Burundi is a country traumatised by many years of armed ethnic conflict. During the war, tens of thousands of children were exposed to extraordinary high levels of violence. SOS Children's Villages began its work in Burundi in 1976, aiming to help the many children and young people in need. At present, the organisation especially focuses on children who suffer from HIV/AIDS.
Burundi has a turbulent history
A little boy has fun with his SOS mother (photo: M. Peru)
Located at the very heart of the Great Lakes region, The Republic of Burundi shares borders with Rwanda, Tanzania and the Democratic Republic of the Congo. A significant portion of Lake Tanganyika forms part of its territory in the country's southwest.
Burundi's capital is Bujumbura. In total, the country's population is around 10.6 million. Burundi's main export commodities are tea and coffee. They account for a vast part of the country's foreign currency earnings.
Germany occupied the country in the late 1880s and along with Rwanda, Burundi formed part of German East Africa. In 1961, it gained independence. However, it has since been plagued by a severe ethnic confrontation between the Hutu majority and the Tutsi minority. In October 1993, after only 100 days in office, the first democratically elected head of state was assassinated. The murder triggered widespread violence all across the country and led to 12 years of civil conflict.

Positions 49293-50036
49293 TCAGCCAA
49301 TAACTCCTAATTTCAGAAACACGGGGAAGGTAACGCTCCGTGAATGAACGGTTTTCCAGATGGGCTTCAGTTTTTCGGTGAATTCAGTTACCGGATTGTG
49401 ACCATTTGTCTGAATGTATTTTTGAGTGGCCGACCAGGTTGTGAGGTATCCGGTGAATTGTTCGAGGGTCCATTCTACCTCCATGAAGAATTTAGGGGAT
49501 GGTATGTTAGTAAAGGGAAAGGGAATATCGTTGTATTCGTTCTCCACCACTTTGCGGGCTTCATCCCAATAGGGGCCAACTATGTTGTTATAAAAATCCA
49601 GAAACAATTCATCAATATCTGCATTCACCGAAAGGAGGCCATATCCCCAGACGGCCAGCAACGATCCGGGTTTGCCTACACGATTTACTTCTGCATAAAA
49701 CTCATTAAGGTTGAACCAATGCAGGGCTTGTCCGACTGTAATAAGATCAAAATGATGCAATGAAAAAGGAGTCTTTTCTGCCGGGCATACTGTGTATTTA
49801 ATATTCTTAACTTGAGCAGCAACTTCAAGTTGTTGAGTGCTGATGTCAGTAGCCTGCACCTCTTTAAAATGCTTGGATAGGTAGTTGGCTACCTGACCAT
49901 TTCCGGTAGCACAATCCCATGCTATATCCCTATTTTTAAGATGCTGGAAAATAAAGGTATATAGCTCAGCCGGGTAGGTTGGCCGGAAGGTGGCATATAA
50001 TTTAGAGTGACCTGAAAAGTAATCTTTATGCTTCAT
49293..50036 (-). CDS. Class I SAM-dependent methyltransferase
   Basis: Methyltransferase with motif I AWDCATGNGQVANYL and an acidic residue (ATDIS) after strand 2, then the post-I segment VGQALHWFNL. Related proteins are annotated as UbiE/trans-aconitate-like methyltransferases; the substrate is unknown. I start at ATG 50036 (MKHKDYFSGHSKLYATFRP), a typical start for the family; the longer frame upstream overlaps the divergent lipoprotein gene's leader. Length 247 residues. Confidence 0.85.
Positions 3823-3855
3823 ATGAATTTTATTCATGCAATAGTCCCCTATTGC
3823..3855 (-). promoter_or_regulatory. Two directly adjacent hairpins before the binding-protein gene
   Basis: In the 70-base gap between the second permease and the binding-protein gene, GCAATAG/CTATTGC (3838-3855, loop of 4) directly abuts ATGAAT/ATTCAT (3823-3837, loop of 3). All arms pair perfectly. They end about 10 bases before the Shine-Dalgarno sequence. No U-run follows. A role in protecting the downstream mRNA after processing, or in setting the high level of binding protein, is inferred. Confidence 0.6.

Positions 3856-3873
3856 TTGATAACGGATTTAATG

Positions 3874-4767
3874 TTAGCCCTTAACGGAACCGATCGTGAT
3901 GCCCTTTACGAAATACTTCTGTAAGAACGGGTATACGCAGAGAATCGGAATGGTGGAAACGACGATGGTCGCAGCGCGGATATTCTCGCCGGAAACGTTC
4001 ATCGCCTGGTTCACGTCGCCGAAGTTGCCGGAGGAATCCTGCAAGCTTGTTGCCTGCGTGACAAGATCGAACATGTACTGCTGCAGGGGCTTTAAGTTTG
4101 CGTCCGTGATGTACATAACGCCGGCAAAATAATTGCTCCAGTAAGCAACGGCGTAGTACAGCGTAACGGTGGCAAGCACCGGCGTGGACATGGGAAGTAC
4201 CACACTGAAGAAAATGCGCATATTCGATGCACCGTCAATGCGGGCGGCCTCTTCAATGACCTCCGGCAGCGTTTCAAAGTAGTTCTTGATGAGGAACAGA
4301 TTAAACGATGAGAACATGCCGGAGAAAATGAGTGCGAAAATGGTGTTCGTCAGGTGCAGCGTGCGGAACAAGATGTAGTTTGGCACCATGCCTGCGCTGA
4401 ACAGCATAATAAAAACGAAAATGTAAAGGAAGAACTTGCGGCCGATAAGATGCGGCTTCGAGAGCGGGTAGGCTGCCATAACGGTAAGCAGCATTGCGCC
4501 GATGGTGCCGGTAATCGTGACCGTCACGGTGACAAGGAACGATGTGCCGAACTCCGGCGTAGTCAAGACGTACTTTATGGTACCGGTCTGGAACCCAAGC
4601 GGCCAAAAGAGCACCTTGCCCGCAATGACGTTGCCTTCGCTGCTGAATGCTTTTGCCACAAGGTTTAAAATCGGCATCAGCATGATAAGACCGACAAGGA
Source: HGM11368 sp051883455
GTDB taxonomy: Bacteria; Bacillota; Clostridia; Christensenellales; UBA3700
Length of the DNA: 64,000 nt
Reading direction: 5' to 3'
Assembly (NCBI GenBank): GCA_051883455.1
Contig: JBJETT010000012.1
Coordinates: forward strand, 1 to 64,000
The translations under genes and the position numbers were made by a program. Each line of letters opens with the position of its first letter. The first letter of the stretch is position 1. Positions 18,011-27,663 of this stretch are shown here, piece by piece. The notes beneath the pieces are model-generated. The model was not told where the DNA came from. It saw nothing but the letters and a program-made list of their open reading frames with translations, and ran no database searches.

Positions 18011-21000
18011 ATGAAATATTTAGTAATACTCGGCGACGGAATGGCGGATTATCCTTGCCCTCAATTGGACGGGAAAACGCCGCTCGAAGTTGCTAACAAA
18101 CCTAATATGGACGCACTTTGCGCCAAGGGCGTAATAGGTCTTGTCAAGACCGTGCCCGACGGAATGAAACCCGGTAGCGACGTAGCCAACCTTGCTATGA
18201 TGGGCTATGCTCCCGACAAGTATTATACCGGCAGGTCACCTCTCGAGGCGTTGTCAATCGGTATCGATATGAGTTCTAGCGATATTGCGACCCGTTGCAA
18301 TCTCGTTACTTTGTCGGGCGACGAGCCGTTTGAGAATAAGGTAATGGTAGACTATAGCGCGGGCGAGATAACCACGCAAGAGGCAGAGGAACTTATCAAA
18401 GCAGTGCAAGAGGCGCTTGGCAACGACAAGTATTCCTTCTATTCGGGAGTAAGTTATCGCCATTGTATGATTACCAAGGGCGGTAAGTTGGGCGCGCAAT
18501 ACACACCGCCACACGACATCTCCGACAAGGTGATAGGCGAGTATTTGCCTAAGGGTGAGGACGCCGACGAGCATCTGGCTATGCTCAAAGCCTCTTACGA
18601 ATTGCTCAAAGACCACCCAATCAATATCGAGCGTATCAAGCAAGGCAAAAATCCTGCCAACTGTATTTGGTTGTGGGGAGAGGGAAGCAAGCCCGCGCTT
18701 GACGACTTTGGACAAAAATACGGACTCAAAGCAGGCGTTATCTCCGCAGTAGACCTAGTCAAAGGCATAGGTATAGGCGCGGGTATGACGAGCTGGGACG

In 1961, it gained independence. However, it has since been plagued by a severe ethnic confrontation between the Hutu majority and the Tutsi minority. In October 1993, after only 100 days in office, the first democratically elected head of state was assassinated. The murder triggered widespread violence all across the country and led to in 12 years of civil conflict.
During these years, nearly 200,000 were killed and hundreds of thousands ended up as refugees in neighbouring countries. After long and intense peace talks, a ceasefire agreement, politically supported by South Africa, was signed by the new government in 2001. Most of the country's rebel groups agreed to it, with the last group laying down arms in 2009. The government and the United Nations started to disarm thousands of rebels and former soldiers and a new army was formed.
A war-ridden nation trying to get back on track
So many years of intense civil war have certainly contributed to widespread poverty: around 84 per cent of the population are poor, making Burundi one of Africa's poorest nations. Hundreds of thousands were killed and nearly 1.2 million internally displaced as a result of the war. Particularly in rural areas, people are facing precarious living conditions. The long period of fighting had a strong impact on agriculture, which is the primary source of livelihood for most Burundians.
Reoccurring droughts and other natural disasters frequently lead to food shortages. The country remains marked by poor education and health services. Much of its health care system was destroyed during the civil war. Only 46 per cent of Burundians have access to proper sanitation facilities. Most of them also lack food, decent housing and potable water.